(WARNING: This review contains minor spoilers.)

I never thought as I started reading this one, that I’d get so much enjoyment out of it. It took me by surprise; one of those moments that make this hobby so worth it. It all began with clippings from newspapers, written in a way that suggested they were merely pieces of a puzzle. Indeed, that set my mind ablaze with theories that wouldn’t subside throughout the entire book. I loved how it gave me a new perspective over the characters, how they interacted with each other, and in general how they were presented. Haysom was clever enough to give enough of a tease that pulled me in, made me want to know more, and I very much appreciated it. As I believe it, this is a debut novel, yet I wouldn’t have guessed. Many of the pitfalls new authors fall into - such as a lack of sufficient editing and typical horror tropes that are almost painfully overused at this point - were largely absent, giving an almost fresh take.

The atmosphere of Rutmoor, of how utterly miserable and arduous the travel became, it created vivid imagery in my head, and induced a very strong aversion to hiking. I can now say it's not something I want to do ever, in my lifetime. Honestly, the dynamic of the hiking group was a highlight; it had that pinch of realism to it. Each individual offered something unique with their personality, and like any real life circle, they all differed and even clashed together. Sometimes it was ugly, other times sweet, but most of all, their friendships were authentic. My favourite had to be Tom; undoubtedly the most sensible of the lot, followed by Matt and James. Even despite the young age of each, I was still able to relate. Yes, there was some immaturity - pretty much what you'd expect from teens, but it wasn't to the extreme.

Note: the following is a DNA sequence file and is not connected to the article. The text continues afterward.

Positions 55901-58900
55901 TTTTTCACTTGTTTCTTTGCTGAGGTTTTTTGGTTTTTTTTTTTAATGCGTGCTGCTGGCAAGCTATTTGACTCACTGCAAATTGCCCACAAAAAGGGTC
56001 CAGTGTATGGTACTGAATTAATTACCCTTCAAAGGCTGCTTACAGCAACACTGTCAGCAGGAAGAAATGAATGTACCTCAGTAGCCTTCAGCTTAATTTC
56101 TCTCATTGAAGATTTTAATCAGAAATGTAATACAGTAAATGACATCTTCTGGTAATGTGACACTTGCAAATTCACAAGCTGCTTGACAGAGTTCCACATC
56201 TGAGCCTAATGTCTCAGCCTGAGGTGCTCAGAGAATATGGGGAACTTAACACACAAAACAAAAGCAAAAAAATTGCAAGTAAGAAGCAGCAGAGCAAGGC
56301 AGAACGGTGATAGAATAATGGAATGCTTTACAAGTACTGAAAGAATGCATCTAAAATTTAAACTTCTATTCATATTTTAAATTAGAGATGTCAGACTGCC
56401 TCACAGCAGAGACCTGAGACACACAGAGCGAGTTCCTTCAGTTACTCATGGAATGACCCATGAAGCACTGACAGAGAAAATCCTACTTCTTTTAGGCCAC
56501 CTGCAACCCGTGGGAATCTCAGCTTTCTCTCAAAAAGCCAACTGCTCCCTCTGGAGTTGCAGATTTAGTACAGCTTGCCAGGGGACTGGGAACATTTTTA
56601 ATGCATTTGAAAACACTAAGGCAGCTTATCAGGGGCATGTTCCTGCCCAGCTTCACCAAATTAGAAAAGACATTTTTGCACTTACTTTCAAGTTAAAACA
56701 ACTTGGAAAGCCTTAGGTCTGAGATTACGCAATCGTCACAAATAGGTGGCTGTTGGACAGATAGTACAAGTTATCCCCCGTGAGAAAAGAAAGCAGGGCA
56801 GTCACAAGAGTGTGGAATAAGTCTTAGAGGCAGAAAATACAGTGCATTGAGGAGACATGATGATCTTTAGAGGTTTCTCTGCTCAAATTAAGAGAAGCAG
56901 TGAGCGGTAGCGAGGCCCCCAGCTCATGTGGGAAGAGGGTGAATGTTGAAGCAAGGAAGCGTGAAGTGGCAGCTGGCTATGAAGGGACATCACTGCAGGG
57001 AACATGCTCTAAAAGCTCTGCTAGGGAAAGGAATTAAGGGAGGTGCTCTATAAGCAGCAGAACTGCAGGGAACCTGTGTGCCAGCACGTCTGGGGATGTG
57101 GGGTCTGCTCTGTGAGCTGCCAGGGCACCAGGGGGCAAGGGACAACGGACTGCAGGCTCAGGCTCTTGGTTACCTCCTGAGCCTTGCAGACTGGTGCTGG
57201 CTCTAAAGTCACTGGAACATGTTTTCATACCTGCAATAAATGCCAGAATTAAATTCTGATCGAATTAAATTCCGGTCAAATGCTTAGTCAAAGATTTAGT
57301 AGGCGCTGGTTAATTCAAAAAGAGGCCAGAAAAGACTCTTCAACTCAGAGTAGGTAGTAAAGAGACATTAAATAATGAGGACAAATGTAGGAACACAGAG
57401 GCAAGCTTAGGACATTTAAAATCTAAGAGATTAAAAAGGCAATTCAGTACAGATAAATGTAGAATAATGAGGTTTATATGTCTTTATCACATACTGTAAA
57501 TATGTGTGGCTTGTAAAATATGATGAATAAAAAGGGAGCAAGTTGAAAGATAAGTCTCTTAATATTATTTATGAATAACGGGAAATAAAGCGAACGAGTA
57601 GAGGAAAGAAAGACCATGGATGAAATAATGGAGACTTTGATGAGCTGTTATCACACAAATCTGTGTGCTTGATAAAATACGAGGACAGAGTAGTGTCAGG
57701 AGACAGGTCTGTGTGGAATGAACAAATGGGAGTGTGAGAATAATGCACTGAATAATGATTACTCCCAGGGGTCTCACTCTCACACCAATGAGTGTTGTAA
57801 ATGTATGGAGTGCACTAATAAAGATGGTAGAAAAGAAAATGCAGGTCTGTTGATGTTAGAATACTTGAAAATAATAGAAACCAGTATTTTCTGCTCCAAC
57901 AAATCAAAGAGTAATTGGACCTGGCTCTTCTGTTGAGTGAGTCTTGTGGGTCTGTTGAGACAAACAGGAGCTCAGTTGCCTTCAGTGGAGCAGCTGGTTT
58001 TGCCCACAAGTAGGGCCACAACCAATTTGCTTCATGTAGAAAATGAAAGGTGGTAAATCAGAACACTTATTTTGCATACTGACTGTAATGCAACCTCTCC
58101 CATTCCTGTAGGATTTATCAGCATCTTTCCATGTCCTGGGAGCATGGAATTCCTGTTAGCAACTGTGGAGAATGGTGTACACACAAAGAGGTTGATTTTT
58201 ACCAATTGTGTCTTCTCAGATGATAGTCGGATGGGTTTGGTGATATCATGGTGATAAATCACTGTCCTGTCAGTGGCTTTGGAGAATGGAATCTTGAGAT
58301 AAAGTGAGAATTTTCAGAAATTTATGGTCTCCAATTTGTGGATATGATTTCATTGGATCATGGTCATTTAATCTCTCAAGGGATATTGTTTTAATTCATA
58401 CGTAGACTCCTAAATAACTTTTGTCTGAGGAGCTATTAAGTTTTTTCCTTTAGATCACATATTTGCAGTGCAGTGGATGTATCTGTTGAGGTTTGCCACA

The format of the plot struck me as quite different, in that rather than waiting until the end to reveal the big twist, it was just after fifty percent that it came into play. I can’t say it was unexpected - in fact, I had my suspicions much earlier, but I adored it regardless. You see, I much prefer when the direction of the story changes so drastically from my initial assumptions. If it’s done well, like it so wonderfully was in this case, then I feel like I’m kept on my toes, like I don’t have time to even look away. The question of survival played a significant part, as due to the parallel running chapters of present day (2015 to be precise), those that endured the horrors of the moor were made known, thus it was not the matter of who’s going to survive, but how do they survive.

The only thing that I found quite awkward, was the continual switch of past / present tense in the style of writing, however I understand it was used as a tool - to obviously convey the period of time, and perhaps even to alleviate confusion. Nevertheless, it was a bit of a challenge to get used to it.

In conclusion: I considered it a great story, and to be completely truthful, it soared above my expectations. With a slow beginning of character and atmosphere building, the story exploded into a creepfest that kept my attention. My applause goes to Haysom, and his impressive debut novel.

Notable Scene:

The rabbit's body was a mangled pulp of flesh, bone and hair. Its eyeless, earless face stared up at him from the grass. Patches of drying blood lay on the grass around it.
From somewhere behind Gary, a tree branch snapped.


© Red Lace 2018


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Source: http://redlace.reviews/2018/06/16/the-moor-by-sam-haysom
SPOILER ALERT!

Wrath of the Ancients by Catherine Cavendish

Wrath of the Ancients - Catherine Cavendish

Wrath of the Ancients by Catherine Cavendish
My rating: 3 of 5 stars

The year is 1913 and Adeline Ogilvy makes her way to Vienna, after accepting a career opportunity to transcribe the memoirs of the late Emeryk Quintillus. Rather than being able to settle down and do her work however, strange occurrences draw Adeline's attention, and soon she finds herself caught in a wicked scheme that involves the wrath of a God.